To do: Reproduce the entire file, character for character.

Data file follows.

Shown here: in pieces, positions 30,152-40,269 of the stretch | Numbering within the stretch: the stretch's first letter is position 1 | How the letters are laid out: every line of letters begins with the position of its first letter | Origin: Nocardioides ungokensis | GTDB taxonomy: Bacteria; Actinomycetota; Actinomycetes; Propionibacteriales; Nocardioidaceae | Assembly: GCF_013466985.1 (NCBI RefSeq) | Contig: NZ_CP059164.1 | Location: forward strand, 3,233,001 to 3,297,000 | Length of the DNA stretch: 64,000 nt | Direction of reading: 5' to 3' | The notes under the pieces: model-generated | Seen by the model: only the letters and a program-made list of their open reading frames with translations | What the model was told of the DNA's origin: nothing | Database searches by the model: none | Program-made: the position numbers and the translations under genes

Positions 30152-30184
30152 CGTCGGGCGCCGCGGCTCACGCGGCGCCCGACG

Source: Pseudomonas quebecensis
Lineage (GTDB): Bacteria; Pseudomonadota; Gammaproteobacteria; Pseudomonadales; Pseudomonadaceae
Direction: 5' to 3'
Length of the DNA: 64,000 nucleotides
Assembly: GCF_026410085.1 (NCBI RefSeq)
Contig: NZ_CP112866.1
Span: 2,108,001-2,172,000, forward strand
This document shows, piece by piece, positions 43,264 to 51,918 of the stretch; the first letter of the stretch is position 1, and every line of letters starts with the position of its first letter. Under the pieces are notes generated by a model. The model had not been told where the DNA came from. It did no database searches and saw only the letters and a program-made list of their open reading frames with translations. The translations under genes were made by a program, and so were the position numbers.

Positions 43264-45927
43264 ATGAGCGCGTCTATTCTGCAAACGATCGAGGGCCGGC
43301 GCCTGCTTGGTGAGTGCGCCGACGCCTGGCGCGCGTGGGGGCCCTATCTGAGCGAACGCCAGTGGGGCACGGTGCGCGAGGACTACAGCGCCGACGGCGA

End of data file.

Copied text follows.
Shown here: in pieces, positions 30,152-40,269 of the stretch | Numbering within the stretch: the stretch's first letter is position 1 | How the letters are laid out: every line of letters begins with the position of its first letter | Origin: Nocardioides ungokensis | GTDB taxonomy: Bacteria; Actinomycetota; Actinomycetes; Propionibacteriales; Nocardioidaceae | Assembly: GCF_013466985.1 (NCBI RefSeq) | Contig: NZ_CP059164.1 | Location: forward strand, 3,233,001 to 3,297,000 | Length of the DNA stretch: 64,000 nt | Direction of reading: 5' to 3' | The notes under the pieces: model-generated | Seen by the model: only the letters and a program-made list of their open reading frames with translations | What the model was told of the DNA's origin: nothing | Database searches by the model: none | Program-made: the position numbers and the translations under genes

Positions 30152-30184
30152 CGTCGGGCGCCGCGGCTCACGCGGCGCCCGACG

Source: Pseudomonas quebecensis
Lineage (GTDB): Bacteria; Pseudomonadota; Gammaproteobacteria; Pseudomonadales; Pseudomonadaceae
Direction: 5' to 3'
Length of the DNA: 64,000 nucleotides
Assembly: GCF_026410085.1 (NCBI RefSeq)
Contig: NZ_CP112866.1
Span: 2,108,001-2,172,000, forward strand
This document shows, piece by piece, positions 43,264 to 51,918 of the stretch; the first letter of the stretch is position 1, and every line of letters starts with the position of its first letter. Under the pieces are notes generated by a model. The model had not been told where the DNA came from. It did no database searches and saw only the letters and a program-made list of their open reading frames with translations. The translations under genes were made by a program, and so were the position numbers.

Positions 43264-45927
43264 ATGAGCGCGTCTATTCTGCAAACGATCGAGGGCCGGC
43301 GCCTGCTTGGTGAGTGCGCCGACGCCTGGCGCGCGTGGGGGCCCTATCTGAGCGAACGCCAGTGGGGCACGGTGCGCGAGGACTACAGCGCCGACGGCGA